Phospholipase D1 (PLD1) plays a crucial role in various inflammatory and autoimmune diseases. Rheumatoid arthritis (RA) is a chronic and systemic autoimmune disease. However, the role of PLD1 in the pathogenesis of RA remains unknown. Here, we first investigated the role and effects of PLD1 in collagen-induced arthritis (CIA) and found that genetic and pharmacological inhibition of PLD1 in DBA1/J mice with CIA reduced the incidence of CIA, decreased the clinical score, and abrogated disease symptoms including infiltration of leukocytes, synovial inflammation, bone erosion, and cartilage destruction. Moreover, ablation and inhibition of PLD1 suppressed the production of type II collagen-specific IgG2a autoantibody and proinflammatory cytokines, accompanied by an increase in the regulatory T (Treg) cell population and a decrease in the Th17 cell population in CIA mice. The PLD1 inhibitor also promoted differentiation of Treg cells and suppressed differentiation of Th17 cells in vitro. Furthermore, the PLD1 inhibitor attenuated pathologic bone destruction in CIA mice by suppressing osteoclastogenesis and bone resorption. Thus, our findings indicate that the targeting of PLD1 can ameliorate CIA by modulating the imbalance of Treg and Th17 cells and suppressing osteoclastogenesis, which might be a novel strategy to treat autoimmune diseases, such as RA.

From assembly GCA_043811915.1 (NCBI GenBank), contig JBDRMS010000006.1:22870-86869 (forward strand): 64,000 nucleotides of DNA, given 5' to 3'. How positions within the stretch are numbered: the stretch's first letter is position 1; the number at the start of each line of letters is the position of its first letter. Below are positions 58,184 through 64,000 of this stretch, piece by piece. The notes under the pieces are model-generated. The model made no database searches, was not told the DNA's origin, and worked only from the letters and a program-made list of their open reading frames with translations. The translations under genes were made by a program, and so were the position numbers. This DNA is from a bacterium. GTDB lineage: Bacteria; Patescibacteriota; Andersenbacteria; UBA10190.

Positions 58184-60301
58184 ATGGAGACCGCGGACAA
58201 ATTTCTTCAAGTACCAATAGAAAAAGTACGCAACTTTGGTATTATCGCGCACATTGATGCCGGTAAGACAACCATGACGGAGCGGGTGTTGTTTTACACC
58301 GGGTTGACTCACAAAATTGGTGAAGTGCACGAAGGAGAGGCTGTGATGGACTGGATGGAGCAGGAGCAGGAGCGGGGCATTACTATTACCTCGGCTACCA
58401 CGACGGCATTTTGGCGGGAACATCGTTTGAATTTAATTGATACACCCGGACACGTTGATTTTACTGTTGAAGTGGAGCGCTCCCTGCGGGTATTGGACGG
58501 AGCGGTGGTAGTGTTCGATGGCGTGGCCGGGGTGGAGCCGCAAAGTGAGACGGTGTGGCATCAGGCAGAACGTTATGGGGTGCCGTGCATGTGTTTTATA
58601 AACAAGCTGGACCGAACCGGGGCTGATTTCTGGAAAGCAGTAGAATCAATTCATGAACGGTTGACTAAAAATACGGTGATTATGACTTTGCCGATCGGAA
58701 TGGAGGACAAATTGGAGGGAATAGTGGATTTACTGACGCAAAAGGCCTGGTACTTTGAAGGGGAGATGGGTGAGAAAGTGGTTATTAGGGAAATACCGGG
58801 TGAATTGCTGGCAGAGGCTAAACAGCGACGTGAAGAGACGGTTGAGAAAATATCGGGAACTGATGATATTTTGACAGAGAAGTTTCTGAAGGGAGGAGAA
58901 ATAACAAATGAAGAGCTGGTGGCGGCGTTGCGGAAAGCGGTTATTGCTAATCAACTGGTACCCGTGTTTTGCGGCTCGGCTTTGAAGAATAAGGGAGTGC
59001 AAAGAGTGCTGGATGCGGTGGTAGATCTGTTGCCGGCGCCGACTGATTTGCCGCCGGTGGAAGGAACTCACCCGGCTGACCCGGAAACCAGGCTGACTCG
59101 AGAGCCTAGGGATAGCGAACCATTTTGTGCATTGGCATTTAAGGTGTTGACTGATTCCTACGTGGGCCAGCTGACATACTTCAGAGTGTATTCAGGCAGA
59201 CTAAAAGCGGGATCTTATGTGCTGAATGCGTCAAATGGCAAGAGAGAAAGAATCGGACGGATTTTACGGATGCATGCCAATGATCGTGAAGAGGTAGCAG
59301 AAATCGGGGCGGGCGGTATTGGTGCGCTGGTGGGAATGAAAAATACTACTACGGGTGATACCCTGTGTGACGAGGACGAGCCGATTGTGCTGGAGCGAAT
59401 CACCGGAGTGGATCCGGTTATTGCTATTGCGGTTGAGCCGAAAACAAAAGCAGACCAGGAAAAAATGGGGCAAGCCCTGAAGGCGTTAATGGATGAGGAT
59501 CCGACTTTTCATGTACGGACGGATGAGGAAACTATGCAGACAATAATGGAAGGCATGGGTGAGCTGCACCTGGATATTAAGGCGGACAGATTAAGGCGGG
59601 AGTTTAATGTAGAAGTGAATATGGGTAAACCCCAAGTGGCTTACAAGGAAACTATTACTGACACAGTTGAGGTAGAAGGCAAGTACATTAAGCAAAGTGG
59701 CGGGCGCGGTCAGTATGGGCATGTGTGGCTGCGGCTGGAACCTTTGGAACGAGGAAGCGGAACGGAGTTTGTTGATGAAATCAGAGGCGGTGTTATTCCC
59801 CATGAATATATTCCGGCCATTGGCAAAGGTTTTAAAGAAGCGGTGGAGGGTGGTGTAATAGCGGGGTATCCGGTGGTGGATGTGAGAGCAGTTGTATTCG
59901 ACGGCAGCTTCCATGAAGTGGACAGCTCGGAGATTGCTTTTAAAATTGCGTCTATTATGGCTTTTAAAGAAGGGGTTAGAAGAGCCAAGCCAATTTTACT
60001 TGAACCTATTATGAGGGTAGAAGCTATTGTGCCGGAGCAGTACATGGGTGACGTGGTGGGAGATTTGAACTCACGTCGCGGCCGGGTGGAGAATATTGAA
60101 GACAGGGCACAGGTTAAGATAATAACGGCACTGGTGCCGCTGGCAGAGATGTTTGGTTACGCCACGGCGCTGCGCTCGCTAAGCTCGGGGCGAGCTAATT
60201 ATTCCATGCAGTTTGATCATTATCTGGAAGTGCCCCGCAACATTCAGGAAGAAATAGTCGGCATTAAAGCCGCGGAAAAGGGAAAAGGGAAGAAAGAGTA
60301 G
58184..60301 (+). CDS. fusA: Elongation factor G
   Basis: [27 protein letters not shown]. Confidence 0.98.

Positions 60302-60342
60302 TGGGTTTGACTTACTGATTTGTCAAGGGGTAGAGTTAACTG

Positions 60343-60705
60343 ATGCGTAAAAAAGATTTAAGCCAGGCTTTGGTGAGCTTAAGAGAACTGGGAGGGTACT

|Journal||International journal of molecular sciences|
|Publication status||Published - 2020 May 2|
Bibliographical noteFunding Information:
Funding: This research was funded by National Research Foundation of Korea (NRF) grant funded by the Korean government (NRF-2018R1A2B3002179) and by the Yonsei University Research Fund of 2019-22-0193APC.
© 2020 by the authors. Licensee MDPI, Basel, Switzerland.
All Science Journal Classification (ASJC) codes
- Molecular Biology
- Computer Science Applications
- Physical and Theoretical Chemistry
- Organic Chemistry
- Inorganic Chemistry